I am always sniffing things that get me into trouble, but luckily for me, no one has made a federal case out of it! Meet Franky, a handsome chocolate lab who is sniffing out the boundaries of the Fourth Amendment’s warrant requirement.
Image via Dog Files
Franky is a retired drug dog who served with the Miami-Dade Police Department for seven years. His journey to the High Court began in 2006, when officers brought Franky to investigate an anonymous tip about a marijuana grow house. Franky detected the odor of marijuana outside the front door, which provided officers with probable cause to obtain a search warrant. Franky’s nose was right on the money: Police found 179 marijuana plants inside. In case you’re not sure how much weed that is, it’s worth more than $700,000. Good boy, Franky!
When the occupant of the home was hauled into court, his attorney argued that Franky’s dog sniff violated the Fourth Amendment, which protects against unreasonable searches and seizures. Drug-sniffing dogs are not uncommon – you’ve probably seen them in action at the airport or the train station. The Supreme Court has approved dog sniffs in public areas such as these, where there is a low expectation of privacy. Police dogs can sniff suitcases, packages, and cars to their heart’s content without offending the Constitution.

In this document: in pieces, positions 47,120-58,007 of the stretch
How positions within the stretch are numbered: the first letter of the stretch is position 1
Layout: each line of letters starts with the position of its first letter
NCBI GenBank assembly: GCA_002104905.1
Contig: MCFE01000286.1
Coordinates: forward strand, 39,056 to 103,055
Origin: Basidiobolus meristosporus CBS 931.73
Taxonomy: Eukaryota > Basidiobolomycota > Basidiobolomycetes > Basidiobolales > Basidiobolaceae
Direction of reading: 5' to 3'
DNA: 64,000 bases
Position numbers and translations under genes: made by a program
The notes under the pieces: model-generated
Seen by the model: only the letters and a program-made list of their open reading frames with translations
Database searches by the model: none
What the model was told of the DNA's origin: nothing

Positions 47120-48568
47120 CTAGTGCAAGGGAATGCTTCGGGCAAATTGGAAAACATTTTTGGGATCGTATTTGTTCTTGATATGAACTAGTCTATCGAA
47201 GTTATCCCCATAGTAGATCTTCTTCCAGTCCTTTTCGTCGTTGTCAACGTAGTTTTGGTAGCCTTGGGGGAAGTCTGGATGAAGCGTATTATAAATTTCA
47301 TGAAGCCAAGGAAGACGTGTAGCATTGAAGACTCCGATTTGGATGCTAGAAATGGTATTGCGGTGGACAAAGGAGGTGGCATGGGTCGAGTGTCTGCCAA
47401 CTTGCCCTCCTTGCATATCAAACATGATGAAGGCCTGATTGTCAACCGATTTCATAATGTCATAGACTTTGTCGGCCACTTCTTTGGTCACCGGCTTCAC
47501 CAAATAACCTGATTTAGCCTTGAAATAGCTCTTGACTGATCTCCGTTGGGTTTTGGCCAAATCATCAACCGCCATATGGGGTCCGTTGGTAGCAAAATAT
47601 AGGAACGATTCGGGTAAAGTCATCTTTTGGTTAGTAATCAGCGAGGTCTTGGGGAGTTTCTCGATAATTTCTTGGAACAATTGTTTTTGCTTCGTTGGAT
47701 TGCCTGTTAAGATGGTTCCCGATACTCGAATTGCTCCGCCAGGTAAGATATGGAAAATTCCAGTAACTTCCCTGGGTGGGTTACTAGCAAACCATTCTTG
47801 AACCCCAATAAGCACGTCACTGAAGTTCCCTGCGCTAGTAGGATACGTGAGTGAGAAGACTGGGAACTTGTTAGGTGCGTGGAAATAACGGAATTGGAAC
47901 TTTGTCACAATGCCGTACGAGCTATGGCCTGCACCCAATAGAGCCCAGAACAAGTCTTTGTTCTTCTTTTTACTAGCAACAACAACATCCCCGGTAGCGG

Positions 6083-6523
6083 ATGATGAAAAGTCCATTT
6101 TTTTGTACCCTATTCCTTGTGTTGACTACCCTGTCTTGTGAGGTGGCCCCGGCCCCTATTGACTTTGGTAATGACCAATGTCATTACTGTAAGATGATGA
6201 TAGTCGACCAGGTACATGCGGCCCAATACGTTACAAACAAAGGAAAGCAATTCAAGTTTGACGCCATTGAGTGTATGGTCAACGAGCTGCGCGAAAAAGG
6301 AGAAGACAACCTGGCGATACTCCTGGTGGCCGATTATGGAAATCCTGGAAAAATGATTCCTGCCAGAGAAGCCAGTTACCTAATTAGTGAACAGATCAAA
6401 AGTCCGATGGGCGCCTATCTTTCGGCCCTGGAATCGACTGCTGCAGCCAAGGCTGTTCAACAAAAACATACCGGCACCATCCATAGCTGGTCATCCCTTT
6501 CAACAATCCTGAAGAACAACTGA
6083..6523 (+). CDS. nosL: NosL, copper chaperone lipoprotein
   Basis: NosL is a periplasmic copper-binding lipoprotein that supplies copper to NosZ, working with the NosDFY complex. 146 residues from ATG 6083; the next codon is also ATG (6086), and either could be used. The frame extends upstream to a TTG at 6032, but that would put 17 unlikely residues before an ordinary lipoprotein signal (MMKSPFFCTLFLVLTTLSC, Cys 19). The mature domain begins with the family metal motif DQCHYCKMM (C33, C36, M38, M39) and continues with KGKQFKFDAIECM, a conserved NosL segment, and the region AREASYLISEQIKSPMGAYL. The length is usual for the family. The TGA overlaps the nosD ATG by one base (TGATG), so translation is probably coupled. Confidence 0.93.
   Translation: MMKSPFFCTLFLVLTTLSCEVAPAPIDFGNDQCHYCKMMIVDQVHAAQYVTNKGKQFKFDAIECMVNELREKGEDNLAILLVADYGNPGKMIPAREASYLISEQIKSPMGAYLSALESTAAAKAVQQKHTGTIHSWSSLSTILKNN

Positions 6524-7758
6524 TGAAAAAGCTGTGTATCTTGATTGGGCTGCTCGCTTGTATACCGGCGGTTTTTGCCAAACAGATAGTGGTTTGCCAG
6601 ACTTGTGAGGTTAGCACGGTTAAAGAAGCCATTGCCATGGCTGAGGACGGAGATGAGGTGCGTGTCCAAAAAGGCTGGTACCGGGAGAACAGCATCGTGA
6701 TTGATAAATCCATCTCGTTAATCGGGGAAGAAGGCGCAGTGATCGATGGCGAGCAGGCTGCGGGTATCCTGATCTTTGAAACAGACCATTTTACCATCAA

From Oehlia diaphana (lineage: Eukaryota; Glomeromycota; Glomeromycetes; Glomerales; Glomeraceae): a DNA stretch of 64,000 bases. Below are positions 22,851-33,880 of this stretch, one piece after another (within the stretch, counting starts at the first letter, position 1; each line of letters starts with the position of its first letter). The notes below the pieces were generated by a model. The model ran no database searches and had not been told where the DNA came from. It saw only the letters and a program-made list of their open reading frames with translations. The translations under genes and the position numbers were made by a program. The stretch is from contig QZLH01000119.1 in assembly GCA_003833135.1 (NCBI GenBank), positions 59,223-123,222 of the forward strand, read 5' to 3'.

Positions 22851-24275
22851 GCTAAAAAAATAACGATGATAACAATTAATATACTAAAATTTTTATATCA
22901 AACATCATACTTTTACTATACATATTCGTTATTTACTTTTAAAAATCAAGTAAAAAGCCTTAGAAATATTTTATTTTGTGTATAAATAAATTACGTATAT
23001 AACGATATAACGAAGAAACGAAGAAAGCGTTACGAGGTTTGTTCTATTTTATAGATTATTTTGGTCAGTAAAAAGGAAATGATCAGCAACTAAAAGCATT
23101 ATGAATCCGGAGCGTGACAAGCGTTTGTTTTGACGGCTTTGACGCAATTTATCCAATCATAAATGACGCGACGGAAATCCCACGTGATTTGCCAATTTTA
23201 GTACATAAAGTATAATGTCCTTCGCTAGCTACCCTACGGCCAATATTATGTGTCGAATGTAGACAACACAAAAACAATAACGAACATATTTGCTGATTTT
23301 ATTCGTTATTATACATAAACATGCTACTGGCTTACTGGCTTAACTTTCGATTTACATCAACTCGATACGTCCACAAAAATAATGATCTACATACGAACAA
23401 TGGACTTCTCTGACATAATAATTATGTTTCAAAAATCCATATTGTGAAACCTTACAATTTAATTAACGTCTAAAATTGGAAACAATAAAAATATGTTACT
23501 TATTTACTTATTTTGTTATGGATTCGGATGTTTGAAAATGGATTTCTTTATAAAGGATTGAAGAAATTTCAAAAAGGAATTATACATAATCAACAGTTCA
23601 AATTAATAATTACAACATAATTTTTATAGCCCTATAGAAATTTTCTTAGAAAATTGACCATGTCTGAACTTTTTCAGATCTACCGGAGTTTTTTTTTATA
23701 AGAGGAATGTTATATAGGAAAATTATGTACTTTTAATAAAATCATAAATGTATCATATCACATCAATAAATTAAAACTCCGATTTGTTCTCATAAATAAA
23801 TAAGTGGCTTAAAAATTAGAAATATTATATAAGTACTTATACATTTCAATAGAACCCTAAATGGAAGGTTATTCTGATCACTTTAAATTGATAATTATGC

The problem with Franky’s case is that it involves the sanctity of the home, which receives the utmost protection under the Fourth Amendment. A dog’s nose can give officers a glimpse of what’s going on inside the home, which could be considered a search that requires a warrant. But Florida prosecutors argue that a dog sniff is never a search, because drug dogs are only trained to detect illegal substances, and there is no expectation of privacy with regard to illegal activity.
On Friday, the Supreme Court agreed to hear the case and resolve the constitutional issue of Franky’s sniff. It’s hard to predict which way the Court will come down in this case. But one thing’s for certain: Franky was a great police dog! Dog Files has all the details on his career. He worked for seven years, and assisted with the seizure of 2.5 tons of marijuana and $4.9 million in drug money. Franky retired in June 2011 and lives with his former handler. His happy, friendly disposition was his best asset as a police dog. He could work in the most crowded, hectic places without raising any suspicion.
After all that hard work, I sure hope Franky is enjoying retirement.
Image via Wired News
(Sources: WSJ Law Blog and Dog Files.)